Interview with Harry Briggs, Jr.
QUESTION 19
INTERVIEWER:

I WANT TO ASK YOU AGAIN ABOUT THE BLACK SCHOOLS, BUT WHEN YOU GIVE YOUR ANSWER JUST SAY IT A LITTLE MORE SLOWLY. IF YOU COULD JUST DESCRIBE TO US AGAIN WHAT THE BLACK SCHOOLS WERE LIKE AND WHAT THAT WAS LIKE FOR YOU AS A CHILD.

Harry Briggs, Jr.:

The black school—it was full and our building was made out of wood. So a lot of the cracks was in it. A lot of the holes was in it, and we have to make our fire by coals. And once our coals run out, we have to go in the woods across the street to chop our wood and make our own heat. And so which… where the white had brick school. I forgot what they were run by, coal or—had to been coal—I don't think there was no gas then at the time. Maybe gas, I don't know. So bad our school was, only—say only twelve rooms—one for each grade. And it had one little small cafeteria, and had the principal in one little—called the principal's office. And if you do something bad, they send you out in the hallway and the principal step out and looks down the hall. He calls you up to his office. What you did wrong? And that's—they punish you also, and they send you out to chop some more wood or cut the hedges on the school yard.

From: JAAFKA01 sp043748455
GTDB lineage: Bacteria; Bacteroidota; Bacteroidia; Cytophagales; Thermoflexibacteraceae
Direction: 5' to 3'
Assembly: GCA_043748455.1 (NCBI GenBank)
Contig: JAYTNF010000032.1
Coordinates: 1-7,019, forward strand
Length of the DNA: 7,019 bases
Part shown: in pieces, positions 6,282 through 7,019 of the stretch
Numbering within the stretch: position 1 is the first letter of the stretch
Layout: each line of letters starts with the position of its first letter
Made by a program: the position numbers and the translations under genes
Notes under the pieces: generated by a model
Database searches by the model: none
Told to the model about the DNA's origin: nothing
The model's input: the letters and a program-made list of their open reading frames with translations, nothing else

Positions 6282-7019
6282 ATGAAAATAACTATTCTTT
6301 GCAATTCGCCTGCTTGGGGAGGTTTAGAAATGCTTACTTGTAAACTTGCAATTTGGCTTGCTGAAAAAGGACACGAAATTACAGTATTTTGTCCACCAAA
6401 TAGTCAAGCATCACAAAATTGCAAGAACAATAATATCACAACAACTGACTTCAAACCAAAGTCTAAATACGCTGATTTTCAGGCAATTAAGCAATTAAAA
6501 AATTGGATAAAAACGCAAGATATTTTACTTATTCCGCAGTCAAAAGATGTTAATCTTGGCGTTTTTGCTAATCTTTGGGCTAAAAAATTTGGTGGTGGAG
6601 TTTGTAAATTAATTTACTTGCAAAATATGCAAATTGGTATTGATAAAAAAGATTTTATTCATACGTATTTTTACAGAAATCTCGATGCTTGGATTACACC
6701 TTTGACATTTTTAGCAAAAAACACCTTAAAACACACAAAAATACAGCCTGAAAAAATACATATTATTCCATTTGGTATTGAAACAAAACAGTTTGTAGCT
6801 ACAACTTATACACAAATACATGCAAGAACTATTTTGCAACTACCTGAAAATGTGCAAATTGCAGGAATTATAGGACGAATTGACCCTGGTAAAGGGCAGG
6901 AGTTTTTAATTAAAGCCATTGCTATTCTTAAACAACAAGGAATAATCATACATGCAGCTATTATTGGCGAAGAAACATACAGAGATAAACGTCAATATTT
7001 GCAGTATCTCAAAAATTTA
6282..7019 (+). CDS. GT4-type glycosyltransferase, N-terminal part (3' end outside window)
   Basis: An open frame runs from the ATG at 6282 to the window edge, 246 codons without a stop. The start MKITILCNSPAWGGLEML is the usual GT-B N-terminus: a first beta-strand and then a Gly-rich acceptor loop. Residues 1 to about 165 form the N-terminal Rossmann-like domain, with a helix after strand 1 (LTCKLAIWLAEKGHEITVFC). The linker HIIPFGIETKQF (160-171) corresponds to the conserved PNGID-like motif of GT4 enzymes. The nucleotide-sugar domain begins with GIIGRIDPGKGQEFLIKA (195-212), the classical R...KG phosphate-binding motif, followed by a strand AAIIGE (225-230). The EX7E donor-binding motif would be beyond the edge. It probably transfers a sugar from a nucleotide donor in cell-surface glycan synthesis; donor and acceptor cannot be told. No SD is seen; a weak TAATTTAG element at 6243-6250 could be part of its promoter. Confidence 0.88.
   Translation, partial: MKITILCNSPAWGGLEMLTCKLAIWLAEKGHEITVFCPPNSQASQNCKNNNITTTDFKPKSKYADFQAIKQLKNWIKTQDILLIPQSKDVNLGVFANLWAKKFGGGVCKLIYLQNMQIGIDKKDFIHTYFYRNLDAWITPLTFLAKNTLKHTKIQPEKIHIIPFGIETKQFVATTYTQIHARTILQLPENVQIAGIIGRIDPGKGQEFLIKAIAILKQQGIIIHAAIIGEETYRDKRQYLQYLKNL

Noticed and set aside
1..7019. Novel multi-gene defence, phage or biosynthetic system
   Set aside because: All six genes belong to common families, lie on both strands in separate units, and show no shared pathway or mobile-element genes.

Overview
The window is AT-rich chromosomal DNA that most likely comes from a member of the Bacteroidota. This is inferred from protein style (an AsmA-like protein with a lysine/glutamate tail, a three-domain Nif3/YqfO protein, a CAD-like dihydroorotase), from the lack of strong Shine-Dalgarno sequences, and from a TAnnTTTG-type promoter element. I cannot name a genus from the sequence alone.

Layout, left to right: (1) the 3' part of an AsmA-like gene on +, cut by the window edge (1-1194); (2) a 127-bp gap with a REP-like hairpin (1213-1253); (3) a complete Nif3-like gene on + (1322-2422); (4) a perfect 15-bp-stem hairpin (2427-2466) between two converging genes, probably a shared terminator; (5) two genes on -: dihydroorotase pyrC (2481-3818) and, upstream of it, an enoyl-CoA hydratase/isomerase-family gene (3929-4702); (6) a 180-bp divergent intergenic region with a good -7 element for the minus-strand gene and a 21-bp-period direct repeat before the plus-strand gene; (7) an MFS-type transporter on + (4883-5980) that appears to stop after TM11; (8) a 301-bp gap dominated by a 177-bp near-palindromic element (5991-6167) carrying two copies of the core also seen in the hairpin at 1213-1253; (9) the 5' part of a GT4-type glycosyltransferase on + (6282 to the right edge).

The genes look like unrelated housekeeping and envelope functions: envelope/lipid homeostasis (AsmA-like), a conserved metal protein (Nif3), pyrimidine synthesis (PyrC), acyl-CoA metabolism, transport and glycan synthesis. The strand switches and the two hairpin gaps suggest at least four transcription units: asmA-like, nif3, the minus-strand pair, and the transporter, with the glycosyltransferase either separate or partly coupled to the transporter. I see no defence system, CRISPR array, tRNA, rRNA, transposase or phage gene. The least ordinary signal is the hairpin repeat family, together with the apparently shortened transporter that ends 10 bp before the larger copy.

CAMERA CREW MEMBER:

THAT WAS WONDERFUL. ROOM TONE.